Dunwoody alumni have:

  • Changed companies through the leadership and technical expertise they bring into the world of work
  • Changed industries by creating companies and creating new technologies and processes that revolutionized things like fiberglass welding, microchip processing, and sugar free fat-free commercial baking
  • With the good jobs and great careers a Dunwoody education affords they have changed the world by building better communities as active and productive citizens — in the words of our founders they have “fit themselves for the better performance of life’s duties.”

It is incredible to think that the vision of two humble people has had such a profound impact —an impact that can be seen throughout the Twin Cities, the State of Minnesota and across the globe.

So today we reflect on the significance of Dunwoody and we attempt to understand our place in this great history:

Faculty and staff — not only are you part of the legacy, but you preserve our traditions while helping us reach for the future. Your commitment to the mission of the College keeps us focused and your dedication to our students creates a unique learning environment and distinguishes Dunwoody as the leader in hands-on student centric learning.

Students you are the next chapter in Dunwoody’s storied history. And from what you’ve shown us so far in the results of the competitions in which you participate in many of our programs; the quality of your work displayed across the campus; and what is happening every day in the classroom we can rest assured that the next chapter is going to be even better!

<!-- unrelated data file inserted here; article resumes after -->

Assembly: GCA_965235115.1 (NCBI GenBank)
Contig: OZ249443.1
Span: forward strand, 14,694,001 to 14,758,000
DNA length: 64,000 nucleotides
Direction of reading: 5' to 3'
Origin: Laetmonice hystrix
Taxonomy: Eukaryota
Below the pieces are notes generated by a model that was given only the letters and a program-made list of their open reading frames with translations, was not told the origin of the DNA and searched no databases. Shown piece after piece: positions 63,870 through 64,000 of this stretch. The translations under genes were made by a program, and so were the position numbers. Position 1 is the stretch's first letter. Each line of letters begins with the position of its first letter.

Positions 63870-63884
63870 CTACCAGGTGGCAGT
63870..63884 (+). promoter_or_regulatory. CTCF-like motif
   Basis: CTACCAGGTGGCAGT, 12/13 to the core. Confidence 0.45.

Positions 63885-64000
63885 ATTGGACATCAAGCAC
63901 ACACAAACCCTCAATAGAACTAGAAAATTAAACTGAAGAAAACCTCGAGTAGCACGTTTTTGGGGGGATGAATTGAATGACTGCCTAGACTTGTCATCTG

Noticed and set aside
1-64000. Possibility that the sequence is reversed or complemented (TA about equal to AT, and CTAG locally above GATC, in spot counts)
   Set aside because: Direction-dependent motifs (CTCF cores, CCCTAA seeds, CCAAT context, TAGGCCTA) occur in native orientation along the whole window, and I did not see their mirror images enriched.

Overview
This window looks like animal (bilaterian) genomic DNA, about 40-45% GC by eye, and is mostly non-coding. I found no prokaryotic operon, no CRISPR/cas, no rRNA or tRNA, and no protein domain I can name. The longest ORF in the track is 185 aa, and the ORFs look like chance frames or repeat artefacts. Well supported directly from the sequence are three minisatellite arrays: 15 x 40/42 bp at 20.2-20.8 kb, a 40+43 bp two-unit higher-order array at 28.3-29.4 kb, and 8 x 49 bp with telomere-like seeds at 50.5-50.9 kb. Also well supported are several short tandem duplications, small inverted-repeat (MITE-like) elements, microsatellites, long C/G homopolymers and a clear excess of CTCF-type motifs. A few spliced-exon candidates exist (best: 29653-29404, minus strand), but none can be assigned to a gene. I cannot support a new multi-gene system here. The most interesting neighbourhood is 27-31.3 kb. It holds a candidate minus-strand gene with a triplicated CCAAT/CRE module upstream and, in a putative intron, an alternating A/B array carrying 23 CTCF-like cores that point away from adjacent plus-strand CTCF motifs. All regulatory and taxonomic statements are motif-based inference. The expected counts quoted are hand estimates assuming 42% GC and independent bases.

In this this room we see the Dunwoody’s dream, we feel the presence of the Dunwoody’s spirit, and we take great satisfaction in knowing that William and Kate Dunwoody are proud of all the people that have been positively touched by their vision.

It is so cool to look around this room and see all of us gathered together: the people that are Dunwoody. Dunwoody’s legacy isn’t about a building. It’s about a place. And that place is defined, and continues to be defined, by people — all of us and all of those who have gone before. Together we have created for all time a place!

Stay commitment, be proud because together — we are Dunwoody!

Brenda Piliego-Geniz receives $15,000 scholarship from Minneapolis Rotary Club

Pictured (l-r): YCAP Manager Peggy Quam, Architecture student Brenda Piliego-Geniz, and President Emeritus Dr. C. Ben Wright. Piliego-Geniz is holding a skin diagram she created in her studio class using SketchUp. The diagram shows what a house looks like when it is pulled apart and the materials are exposed.

Pictured (l-r): YCAP Manager Peggy Quam, Architecture student Brenda Piliego-Geniz, and President Emeritus Dr. C. Ben Wright. Piliego-Geniz is holding a skin diagram she created in her studio class using SketchUp. The diagram shows what a house looks like when it is pulled apart and the materials are exposed.

Architecture student Brenda Piliego-Geniz, of Arden Hills, recently received a $15,000 scholarship from The Minneapolis Rotary Club to assist her studies at Dunwoody. Piliego-Geniz is a participant in the College’s Youth Career Awareness Program (YCAP). YCAP enhances the career opportunities of under-represented youth, by empowering them to graduate from high school and obtain a degree from Dunwoody.

For the past 20 years the Minneapolis Rotary Club has granted a scholarship to a student in the YCAP program. Piliego-Geniz was selected as the scholarship recipient because of her GPA and involvement in the Advancement Via Individual Determination (AVID) program. She received the scholarship check at the rotary breakfast on Oct. 29–which she was accompanied to by Dunwoody President Emeritus Dr. C. Ben Wright, Senior Development Officer Mary Meador and YCAP Manager Peggy Quam.

“I want to say thank you for the scholarship. It really means a lot to me because I am the youngest of four and the first to go to college, and I have nobody to ask what the experience was for them and how they got through it,” Piliego-Geniz said.

She added that the scholarship allows to her focus on her schoolwork instead of worrying about how she is going to pay for her education.

For more information about Dunwoody’s YCAP program, visit www.dunwoody.edu/ycap.